Analyzing its errors, Italy finds a mental problem

For a match and a half, everything seemed to be going so well

for Italy. So, what happened midway through the game with

Croatia?

In the immediate aftermath of the Italians’ disappointing 1-1

draw in their second match of the European Championship, coach

Cesare Prandelli alluded to physical problems after the opening

hour. But after taking the time to analyze video material, he came

to a different conclusion.

”It was the wrong mental approach,” Prandelli said. ”This

squad is born to play and if we move 20 meters backward and we

start thinking about defending a lead, we become a squad full of

fear.”

Italy had six shots on goal in the first half against Croatia –

including a goal from Andrea Pirlo – but just one in the second,

when Mario Mandzukic equalized after an uncharacteristic defensive

lapse by the Azzurri.

Italy largely sat back and defended its lead.

”I’m convinced that as Italians we’re capable of doing just the

opposite,” Prandelli said. ”We’re a people known for creativity

and quality. You can defend without abandoning your style of play –

always and no matter what the situation.”

Italy had also failed to defend a 1-0 lead in its opener against

defending champion Spain. Cesc Fabregas equalized three minutes

after substitute Antonio Di Natale’s second-half goal.

The two 1-1 draws have left Italy in difficulty entering its

final group match against Ireland. To advance, The Azzurri need to

win and hope that Spain and Croatia do not play out a high-scoring

draw.

Taking over from Marcello Lippi after Italy was eliminated in

the group phase of the 2010 World Cup, Prandelli led the Azzurri to

an unbeaten record in qualifying with eight wins and two draws – a

national record for a major tournament.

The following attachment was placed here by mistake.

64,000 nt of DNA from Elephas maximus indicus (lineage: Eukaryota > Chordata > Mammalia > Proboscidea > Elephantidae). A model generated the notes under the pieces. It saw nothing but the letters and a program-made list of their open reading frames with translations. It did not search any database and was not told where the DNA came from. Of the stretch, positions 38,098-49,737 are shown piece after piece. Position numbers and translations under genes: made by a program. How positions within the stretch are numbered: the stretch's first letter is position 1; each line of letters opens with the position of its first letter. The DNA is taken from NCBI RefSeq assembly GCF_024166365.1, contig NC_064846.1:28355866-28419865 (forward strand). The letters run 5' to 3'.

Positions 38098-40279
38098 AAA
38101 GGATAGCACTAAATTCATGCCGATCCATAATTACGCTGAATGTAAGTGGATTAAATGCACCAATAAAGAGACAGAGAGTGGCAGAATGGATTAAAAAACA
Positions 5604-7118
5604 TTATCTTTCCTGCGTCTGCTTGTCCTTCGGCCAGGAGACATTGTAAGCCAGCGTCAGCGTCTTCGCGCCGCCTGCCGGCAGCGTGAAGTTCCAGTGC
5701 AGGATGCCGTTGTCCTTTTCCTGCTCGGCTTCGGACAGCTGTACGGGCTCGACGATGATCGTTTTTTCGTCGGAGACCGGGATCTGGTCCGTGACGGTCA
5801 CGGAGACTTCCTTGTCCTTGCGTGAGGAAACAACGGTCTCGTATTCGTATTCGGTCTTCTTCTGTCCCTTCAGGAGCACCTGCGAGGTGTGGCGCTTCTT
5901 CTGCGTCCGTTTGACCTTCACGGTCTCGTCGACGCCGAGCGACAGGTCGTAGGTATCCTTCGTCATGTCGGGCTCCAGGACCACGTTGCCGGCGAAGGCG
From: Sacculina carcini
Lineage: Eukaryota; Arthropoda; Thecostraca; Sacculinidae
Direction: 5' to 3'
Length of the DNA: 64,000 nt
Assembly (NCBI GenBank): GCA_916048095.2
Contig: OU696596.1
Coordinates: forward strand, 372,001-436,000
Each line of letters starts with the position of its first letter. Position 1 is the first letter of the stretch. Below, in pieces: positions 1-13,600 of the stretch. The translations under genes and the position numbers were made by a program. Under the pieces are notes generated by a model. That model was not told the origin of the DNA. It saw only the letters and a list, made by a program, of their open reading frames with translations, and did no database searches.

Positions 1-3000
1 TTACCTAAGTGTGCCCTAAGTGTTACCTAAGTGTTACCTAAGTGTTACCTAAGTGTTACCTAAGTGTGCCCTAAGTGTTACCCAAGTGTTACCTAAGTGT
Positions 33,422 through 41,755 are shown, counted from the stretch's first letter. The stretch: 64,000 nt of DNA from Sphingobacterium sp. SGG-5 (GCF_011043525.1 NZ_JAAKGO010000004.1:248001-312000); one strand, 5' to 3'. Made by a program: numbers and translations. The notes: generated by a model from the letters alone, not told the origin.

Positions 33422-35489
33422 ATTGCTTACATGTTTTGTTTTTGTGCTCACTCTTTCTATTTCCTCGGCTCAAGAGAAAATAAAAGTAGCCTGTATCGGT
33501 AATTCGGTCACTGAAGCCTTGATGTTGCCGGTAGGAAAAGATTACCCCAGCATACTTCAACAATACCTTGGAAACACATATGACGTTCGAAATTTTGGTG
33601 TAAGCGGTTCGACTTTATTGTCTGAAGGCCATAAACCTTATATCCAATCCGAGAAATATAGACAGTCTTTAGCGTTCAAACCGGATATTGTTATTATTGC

Italy scored 20 goals and conceded just two for the best

defensive record across the nine qualifying groups. The days of

Italy’s infamous ”catenaccio” – lockdown defense – seemed long

gone. Players were answering Prandelli’s calls for flair and to

press forward at every opportunity – while at the same time

defending as hard as ever.

”In a very short time, Prandelli has given this squad a

distinct personality and a high quality style of play,” wrote

former Italy coach Arrigo Sacchi in Saturday’s Gazzetta dello

Sport. ”The players have followed him, but it’s difficult to

abandon our old habits – defending and sitting back when you’re

winning.

”But Cesare shouldn’t be discouraged,” Sacchi added. ”He’s

got the right ideas and he’s on the right road, but the last thing

to be learned is the winning mentality. … Once our players

understand that playing our own game is the best way to negate the

opponent and the best way to impose our quality and the best way to

win, that’s when we’ll have acquired the right mentality.”

Italy had the right mentality against Spain and in the opening

half vs. Croatia, but the likes of Mario Balotelli, Antonio Cassano

and Claudio Marchisio missed one chance after another.

”That’s where we need to improve,” Marchisio said. ”When you

create so much, you have to score. We definitely wasted an

opportunity with Croatia. It’s to be expected that when you put in

a lot of effort you then have a drop in pace. But that’s when you

need to be more balanced to absorb the added fatigue.”

Former England coach Fabio Capello also analyzed Italy’s

failures.

”It’s a squad that creates a lot, but it doesn’t take advantage

and that could be a problem,” Capello told Italy’s Sky TV.

”(Cassano and Balotelli) always use the foil and never the

sword,” Capello added, using a common Italian cliche. ”They’re

talented players, players that can make an impact.”